As the Oregon Territory grew and became increasingly more settled, Astoria likewise grew as a port city at the mouth of the great river that provided the easiest access to the interior. The first U.S. Post Office west of the Rocky Mountains was established in Astoria in 1847. In 1876, the community was incorporated by the state.[1]

Astoria attracted a host of immigrants beginning in the late 19th century: Nordic settlers, primarily Finns, and Chinese soon became significant parts of the population. The Finns mostly lived in Uniontown, near the present-day end of the Astoria–Megler Bridge, and took fishing jobs; the Chinese tended to do cannery work, and usually lived either downtown or in bunkhouses near the canneries. In 1883, and again in 1922, downtown Astoria was devastated by fire, partly because it was mostly wood and entirely raised off the marshy ground on pilings. Even after the first fire, the same format was used, and the second time around the flames spread quickly again, as collapsing streets took out the water system. Frantic citizens resorted to dynamite, blowing up entire buildings to stop the fire from going further.



Astoria has served as a port of entry for over a century and remains the trading center for the lower Columbia basin, although it has long since been eclipsed by Portland, Oregon, and Seattle, Washington, as an economic hub on the coast of the Pacific Northwest. Astoria's economy centered on fishing, fish processing, and lumber. In 1945, about 30 canneries could be found along the Columbia; however, in 1974 Bumblebee Seafood moved its headquarters out of Astoria, and gradually reduced its presence until 1980 when the company closed its last Astoria cannery. The timber industry likewise declined; Astoria Plywood Mill, the city's largest employer, closed in 1989, and the Burlington Northern and Santa Fe Railway discontinued service in 1996.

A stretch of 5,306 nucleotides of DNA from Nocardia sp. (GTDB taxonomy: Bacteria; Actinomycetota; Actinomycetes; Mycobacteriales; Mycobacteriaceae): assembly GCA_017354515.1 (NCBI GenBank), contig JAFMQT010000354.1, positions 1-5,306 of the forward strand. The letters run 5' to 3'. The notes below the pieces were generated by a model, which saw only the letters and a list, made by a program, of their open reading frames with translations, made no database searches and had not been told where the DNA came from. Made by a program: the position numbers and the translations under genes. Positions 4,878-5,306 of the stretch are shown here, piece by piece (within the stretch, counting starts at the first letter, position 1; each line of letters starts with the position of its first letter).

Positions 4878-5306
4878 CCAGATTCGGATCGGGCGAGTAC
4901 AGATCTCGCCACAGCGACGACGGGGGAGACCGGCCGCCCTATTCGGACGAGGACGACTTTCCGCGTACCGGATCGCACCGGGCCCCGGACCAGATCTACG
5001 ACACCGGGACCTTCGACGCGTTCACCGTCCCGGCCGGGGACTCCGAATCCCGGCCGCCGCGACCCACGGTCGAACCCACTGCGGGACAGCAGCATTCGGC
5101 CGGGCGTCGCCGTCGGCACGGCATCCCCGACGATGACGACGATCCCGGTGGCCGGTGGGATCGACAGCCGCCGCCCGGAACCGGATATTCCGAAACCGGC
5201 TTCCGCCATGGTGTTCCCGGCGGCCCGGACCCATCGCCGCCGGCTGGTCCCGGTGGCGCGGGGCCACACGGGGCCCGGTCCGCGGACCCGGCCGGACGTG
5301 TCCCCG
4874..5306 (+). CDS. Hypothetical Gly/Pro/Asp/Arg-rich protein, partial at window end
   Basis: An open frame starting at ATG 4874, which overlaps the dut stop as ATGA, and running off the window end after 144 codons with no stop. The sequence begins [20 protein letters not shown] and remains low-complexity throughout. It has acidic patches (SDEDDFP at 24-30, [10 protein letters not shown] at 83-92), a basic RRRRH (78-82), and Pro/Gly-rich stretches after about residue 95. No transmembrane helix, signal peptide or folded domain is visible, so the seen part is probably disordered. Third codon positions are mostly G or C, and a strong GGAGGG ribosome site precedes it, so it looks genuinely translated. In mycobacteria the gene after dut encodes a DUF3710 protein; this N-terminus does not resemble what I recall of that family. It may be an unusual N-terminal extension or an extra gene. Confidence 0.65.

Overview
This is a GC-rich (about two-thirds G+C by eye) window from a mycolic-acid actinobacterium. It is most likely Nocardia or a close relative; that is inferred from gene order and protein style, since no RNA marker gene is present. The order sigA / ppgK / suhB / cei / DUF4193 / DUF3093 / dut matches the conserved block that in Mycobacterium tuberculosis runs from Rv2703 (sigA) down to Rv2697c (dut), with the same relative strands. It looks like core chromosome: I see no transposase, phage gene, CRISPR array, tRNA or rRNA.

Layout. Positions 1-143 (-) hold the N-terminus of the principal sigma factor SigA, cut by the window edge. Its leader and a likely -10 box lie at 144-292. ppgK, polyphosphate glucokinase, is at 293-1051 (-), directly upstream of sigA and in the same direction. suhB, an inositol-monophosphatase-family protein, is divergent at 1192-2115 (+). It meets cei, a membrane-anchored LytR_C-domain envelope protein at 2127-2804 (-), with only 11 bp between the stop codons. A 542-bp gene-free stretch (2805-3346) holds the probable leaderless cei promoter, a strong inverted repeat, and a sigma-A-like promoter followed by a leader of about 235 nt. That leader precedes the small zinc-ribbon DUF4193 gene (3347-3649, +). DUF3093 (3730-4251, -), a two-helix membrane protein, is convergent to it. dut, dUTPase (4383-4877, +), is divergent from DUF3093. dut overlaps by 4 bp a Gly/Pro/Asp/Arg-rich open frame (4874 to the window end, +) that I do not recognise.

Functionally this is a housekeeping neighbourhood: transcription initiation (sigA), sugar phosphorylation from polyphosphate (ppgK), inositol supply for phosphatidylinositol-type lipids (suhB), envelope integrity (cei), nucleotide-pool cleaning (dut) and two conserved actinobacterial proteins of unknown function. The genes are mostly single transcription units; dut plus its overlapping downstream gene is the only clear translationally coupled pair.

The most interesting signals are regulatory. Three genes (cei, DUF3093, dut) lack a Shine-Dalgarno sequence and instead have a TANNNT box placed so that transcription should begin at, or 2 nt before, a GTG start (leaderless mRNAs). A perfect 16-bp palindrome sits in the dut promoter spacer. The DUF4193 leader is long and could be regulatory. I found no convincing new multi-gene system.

From 1921 to 1966, a ferry route across the Columbia River connected Astoria with Pacific County, Washington. In 1966 the Astoria–Megler Bridge was opened; it completed U.S. Route 101 and linked Astoria with Washington on the opposite shore of the Columbia, and replaced the ferries.

Today, tourism, Astoria's growing art scene, and light manufacturing are the main economic activities of the city. It is a port of call for cruise ships since 1982, after $10 million in pier improvements to accommodate cruise ships. To avoid Mexican ports of call during the Swine Flu outbreak of 2009, many cruises were re-routed to include Astoria. The residential community The World visited Astoria in June 2009.

In addition to the replicated Fort Clatsop, a popular point of interest is the Astoria Column, a tower high, built atop Coxcomb Hill above the town, with an inner circular staircase allowing visitors to climb to see a panoramic view of the town, the surrounding lands, and the Columbia flowing into the Pacific. The column was built by the Astor family in 1926 to commemorate the region's early history.

Since 1998, artistically-inclined fishermen and women from Alaska and the Pacific Northwest have traveled to Astoria for the Fisher Poets Gathering, where poets and singers tell their tales to honor the fishing industry and lifestyle.

Astoria is also the western terminus of the TransAmerica Trail, a bicycle touring route created by the American Cycling Association.

Astoria is home to three United States Coast Guard ships: the Steadfast, Alert, and Fir.